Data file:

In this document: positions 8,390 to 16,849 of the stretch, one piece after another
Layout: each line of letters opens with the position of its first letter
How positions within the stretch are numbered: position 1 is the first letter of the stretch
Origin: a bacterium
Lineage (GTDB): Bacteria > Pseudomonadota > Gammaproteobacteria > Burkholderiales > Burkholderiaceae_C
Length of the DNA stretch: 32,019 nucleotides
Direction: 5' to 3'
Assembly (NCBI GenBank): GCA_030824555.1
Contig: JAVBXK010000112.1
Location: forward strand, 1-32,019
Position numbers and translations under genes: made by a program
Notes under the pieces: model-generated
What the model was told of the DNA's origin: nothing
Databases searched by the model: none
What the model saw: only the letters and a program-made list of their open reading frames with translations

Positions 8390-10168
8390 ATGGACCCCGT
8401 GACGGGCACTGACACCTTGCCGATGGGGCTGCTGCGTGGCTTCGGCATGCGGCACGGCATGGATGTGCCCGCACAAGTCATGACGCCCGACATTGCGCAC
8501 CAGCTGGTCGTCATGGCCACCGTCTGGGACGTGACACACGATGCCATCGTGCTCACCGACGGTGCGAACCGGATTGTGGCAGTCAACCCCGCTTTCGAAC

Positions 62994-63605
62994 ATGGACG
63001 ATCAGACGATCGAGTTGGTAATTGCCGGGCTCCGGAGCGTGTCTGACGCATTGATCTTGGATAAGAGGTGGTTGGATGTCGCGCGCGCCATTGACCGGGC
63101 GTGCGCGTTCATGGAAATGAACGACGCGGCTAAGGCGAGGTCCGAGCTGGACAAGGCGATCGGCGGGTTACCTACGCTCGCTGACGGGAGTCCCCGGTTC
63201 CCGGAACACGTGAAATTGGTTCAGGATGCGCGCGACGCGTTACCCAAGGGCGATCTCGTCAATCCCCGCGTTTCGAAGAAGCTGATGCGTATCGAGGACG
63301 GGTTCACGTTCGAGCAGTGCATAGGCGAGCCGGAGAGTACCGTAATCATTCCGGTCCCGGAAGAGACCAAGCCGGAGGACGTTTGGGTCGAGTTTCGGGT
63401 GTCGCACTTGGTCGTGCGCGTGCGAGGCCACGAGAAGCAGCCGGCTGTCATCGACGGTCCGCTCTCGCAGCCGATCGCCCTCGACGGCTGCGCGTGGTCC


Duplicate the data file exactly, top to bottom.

In this document: positions 8,390 to 16,849 of the stretch, one piece after another
Layout: each line of letters opens with the position of its first letter
How positions within the stretch are numbered: position 1 is the first letter of the stretch
Origin: a bacterium
Lineage (GTDB): Bacteria > Pseudomonadota > Gammaproteobacteria > Burkholderiales > Burkholderiaceae_C
Length of the DNA stretch: 32,019 nucleotides
Direction: 5' to 3'
Assembly (NCBI GenBank): GCA_030824555.1
Contig: JAVBXK010000112.1
Location: forward strand, 1-32,019
Position numbers and translations under genes: made by a program
Notes under the pieces: model-generated
What the model was told of the DNA's origin: nothing
Databases searched by the model: none
What the model saw: only the letters and a program-made list of their open reading frames with translations

Positions 8390-10168
8390 ATGGACCCCGT
8401 GACGGGCACTGACACCTTGCCGATGGGGCTGCTGCGTGGCTTCGGCATGCGGCACGGCATGGATGTGCCCGCACAAGTCATGACGCCCGACATTGCGCAC
8501 CAGCTGGTCGTCATGGCCACCGTCTGGGACGTGACACACGATGCCATCGTGCTCACCGACGGTGCGAACCGGATTGTGGCAGTCAACCCCGCTTTCGAAC

Positions 62994-63605
62994 ATGGACG
63001 ATCAGACGATCGAGTTGGTAATTGCCGGGCTCCGGAGCGTGTCTGACGCATTGATCTTGGATAAGAGGTGGTTGGATGTCGCGCGCGCCATTGACCGGGC
63101 GTGCGCGTTCATGGAAATGAACGACGCGGCTAAGGCGAGGTCCGAGCTGGACAAGGCGATCGGCGGGTTACCTACGCTCGCTGACGGGAGTCCCCGGTTC
63201 CCGGAACACGTGAAATTGGTTCAGGATGCGCGCGACGCGTTACCCAAGGGCGATCTCGTCAATCCCCGCGTTTCGAAGAAGCTGATGCGTATCGAGGACG
63301 GGTTCACGTTCGAGCAGTGCATAGGCGAGCCGGAGAGTACCGTAATCATTCCGGTCCCGGAAGAGACCAAGCCGGAGGACGTTTGGGTCGAGTTTCGGGT
63401 GTCGCACTTGGTCGTGCGCGTGCGAGGCCACGAGAAGCAGCCGGCTGTCATCGACGGTCCGCTCTCGCAGCCGATCGCCCTCGACGGCTGCGCGTGGTCC